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Open house: The protein livestock feed of the future will come from grass

The GO-GRASS and GRØNBIORAF research projects are examining how grass protein could become a sustainable alternative to imported soy. On 24 August, the projects will hold an open house event at Aarhus University in Foulum, and everyone interested is welcome.

[Translate to English:] Fremtidens marker er grønne hele året. Biomassen fra markerne kan bl.a. benyttes til at udvinde grøn protein som et bæredygtigt alternativ til sojaprotein til grise og fjerkræ. Foto: AU.

Global demand for soy for animal feed is putting enormous pressure on nature and biodiversity in areas where production takes place. Therefore, researchers at Aarhus University Centre for Circular Bioeconomy (CBIO) are examining whether grass protein can become a local and sustainable alternative to importing soy. This is under the EU-funded project GO-GRASS and the GUDP-funded project GRØNBIORAF.

From 10:00 to 12:00 am on 24 August, GO-GRASS and GRØNBIORAF will be holding an open-house event and everyone is welcome.

Look inside a biorefinery

During the open-house event, there will be an opportunity to visit the university’s biorefinery that extracts protein from grass and clover.

One of the purposes of the refinery is to optimise the biorefining process so that, in future, we can achieve a high yield and high quality of protein from green biomass.

Moreover, the researchers are examining the bioproducts from the biorefining process, with focus on recycling nutrients and generating bioenergy and biomaterials.

See more in this video, and hear the researchers talk about their research to create possibilities to develop green protein as a sustainable alternative to soy-protein for pigs and poultry.

GO-GRASS video: Danish grass replaces soy

Come and see the experimental fields

You can also come to the experimental fields at Foulumgård, where research into growing green biomass is taking place.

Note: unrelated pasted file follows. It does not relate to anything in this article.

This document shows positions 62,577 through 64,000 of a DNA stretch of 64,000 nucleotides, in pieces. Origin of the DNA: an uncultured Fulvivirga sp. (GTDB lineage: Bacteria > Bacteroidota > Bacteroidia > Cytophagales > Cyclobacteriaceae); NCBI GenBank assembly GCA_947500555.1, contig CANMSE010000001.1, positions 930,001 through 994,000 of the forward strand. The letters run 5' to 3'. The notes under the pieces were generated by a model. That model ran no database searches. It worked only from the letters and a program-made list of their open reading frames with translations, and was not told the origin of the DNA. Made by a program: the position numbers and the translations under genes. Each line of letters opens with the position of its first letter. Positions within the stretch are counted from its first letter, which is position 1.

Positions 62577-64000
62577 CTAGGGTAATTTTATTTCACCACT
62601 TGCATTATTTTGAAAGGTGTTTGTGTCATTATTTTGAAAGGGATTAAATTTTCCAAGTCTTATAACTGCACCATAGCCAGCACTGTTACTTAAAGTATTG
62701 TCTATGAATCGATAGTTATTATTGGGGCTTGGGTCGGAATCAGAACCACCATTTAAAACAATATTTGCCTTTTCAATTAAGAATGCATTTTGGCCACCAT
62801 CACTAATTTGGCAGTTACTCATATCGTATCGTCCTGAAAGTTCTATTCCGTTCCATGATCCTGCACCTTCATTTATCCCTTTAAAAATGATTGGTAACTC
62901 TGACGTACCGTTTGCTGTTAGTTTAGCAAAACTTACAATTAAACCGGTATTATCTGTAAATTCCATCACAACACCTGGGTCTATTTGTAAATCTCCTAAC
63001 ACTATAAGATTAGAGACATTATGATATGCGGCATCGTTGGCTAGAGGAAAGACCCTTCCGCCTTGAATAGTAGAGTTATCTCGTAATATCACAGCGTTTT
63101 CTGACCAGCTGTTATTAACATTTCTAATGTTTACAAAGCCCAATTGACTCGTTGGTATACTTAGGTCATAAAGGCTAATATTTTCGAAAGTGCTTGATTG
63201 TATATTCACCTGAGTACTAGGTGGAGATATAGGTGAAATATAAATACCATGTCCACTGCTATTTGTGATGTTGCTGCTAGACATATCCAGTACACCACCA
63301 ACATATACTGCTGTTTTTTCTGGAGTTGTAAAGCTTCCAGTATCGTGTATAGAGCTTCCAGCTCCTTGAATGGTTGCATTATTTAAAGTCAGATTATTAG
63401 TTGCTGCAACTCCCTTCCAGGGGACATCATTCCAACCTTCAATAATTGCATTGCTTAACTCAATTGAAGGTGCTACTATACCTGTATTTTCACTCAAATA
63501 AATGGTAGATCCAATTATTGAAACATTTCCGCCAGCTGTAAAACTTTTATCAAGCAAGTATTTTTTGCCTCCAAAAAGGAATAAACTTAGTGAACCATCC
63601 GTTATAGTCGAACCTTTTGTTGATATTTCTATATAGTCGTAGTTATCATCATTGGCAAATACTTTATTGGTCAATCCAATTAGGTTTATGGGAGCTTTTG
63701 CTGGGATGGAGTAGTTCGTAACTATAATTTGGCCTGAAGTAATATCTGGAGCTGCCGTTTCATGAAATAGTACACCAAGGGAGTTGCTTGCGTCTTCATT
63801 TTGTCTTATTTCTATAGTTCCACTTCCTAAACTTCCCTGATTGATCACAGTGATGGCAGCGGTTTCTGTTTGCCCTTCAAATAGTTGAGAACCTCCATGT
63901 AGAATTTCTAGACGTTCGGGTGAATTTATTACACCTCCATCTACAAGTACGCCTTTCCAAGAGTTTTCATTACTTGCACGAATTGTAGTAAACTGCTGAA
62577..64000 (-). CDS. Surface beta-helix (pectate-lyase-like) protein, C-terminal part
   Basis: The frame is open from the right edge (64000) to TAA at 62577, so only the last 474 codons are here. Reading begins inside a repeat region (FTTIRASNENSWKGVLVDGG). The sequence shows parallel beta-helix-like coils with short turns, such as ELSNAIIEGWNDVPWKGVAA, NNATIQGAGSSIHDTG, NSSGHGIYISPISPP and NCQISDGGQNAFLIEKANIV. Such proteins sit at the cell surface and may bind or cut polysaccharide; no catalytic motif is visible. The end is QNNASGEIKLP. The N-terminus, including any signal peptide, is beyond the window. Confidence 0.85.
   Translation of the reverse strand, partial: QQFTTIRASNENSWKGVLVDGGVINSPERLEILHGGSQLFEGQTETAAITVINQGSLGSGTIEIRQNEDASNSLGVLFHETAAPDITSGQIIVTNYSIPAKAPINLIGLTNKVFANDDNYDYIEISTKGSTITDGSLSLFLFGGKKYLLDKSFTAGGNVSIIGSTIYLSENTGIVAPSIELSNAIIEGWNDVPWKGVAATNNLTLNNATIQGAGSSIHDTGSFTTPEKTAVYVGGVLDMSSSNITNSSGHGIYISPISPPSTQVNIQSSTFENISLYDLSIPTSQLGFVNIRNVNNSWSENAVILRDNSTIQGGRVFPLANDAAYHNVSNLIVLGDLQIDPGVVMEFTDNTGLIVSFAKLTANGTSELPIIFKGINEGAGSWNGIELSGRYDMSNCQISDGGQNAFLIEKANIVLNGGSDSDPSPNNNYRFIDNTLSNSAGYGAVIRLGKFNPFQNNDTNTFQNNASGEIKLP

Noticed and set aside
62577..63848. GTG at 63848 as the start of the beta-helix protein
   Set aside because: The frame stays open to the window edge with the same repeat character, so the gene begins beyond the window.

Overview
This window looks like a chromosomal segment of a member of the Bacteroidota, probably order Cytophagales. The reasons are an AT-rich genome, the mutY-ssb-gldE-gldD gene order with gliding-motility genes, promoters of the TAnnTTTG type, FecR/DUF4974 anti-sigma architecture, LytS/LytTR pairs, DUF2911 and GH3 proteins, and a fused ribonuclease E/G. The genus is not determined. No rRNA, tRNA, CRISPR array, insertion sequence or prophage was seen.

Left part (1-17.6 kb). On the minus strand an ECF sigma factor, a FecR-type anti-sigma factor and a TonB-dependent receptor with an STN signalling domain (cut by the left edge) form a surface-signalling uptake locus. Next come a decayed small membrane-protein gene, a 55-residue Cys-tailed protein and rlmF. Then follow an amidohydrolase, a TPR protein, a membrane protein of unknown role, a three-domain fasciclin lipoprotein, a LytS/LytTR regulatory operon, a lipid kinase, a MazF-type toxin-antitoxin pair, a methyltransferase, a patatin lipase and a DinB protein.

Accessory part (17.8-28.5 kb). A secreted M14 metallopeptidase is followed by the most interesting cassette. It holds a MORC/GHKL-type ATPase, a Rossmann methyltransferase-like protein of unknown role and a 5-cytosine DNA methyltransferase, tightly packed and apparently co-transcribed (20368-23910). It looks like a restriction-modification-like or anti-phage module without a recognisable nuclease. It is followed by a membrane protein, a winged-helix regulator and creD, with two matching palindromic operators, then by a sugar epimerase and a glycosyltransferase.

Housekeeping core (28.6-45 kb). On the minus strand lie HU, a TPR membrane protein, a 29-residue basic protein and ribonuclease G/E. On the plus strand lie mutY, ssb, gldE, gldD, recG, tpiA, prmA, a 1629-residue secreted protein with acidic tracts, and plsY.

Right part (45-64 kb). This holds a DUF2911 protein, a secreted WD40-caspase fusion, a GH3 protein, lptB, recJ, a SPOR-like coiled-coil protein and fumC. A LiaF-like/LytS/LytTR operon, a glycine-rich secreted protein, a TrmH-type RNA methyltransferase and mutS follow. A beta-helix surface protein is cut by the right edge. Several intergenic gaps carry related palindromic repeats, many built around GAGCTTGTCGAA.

The researchers are investigating how to optimise the production of biomass through the interplay between solar radiation, temperature, water, soil quality and nutrients.

This means that a number of different cultivation systems can be tested on the same field, and the researchers are also measuring the productivity of the crops and the environmental and climate impacts.

See more in this video from the experimental fields, which talks about different grasses and how they are being studied.

GO-GRASS video: Grassfields

Registration is necessary

GO-GRASS will host a light lunch for participants in the open-house event.

Therefore, please register on this link.

In mid-August you will receive the final programme for the event together with route directions etc..

Workshop for interested parties


In the afternoon, GO GRASS and GRØNBIOROM will hold a workshop for interested parties.

The programme includes:

  • Presentation of the GO-GRASS project and the activities at the Aarhus University Centre for Circular Bioeconomy (CBIO)
  • Presentation and discussion about the business perspectives 
  • Workshop on challenges and opportunities for the production of green protein

You are welcome to contact Morten Ambye-Jensen from CBIO if you would like to participate in the workshop (see below).


Further information

Visit the GO-GRASS website for more information about the project.
You can also visit the Centre for Circular Bioeconomy website.

Follow GO-GRASS on Twitter (@gograsseu), LinkedIn (GO-GRASS) or Instagram (@gograsseu).

The GO-GRASS project has received funding from the EU Horizon 2020 Research and Innovation programme under grant agreement no. 862674.

Contact: Morten Ambye-Jensen, associate professor, Aarhus University Centre for Circular Bioeconomy, maj@bce.au.dk, mobile: +45 93508009